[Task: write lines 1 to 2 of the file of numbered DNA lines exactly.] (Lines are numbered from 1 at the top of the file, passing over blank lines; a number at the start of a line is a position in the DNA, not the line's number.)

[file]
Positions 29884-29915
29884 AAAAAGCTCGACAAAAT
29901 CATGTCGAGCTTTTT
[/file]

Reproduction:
Positions 29884-29915
29884 AAAAAGCTCGACAAAAT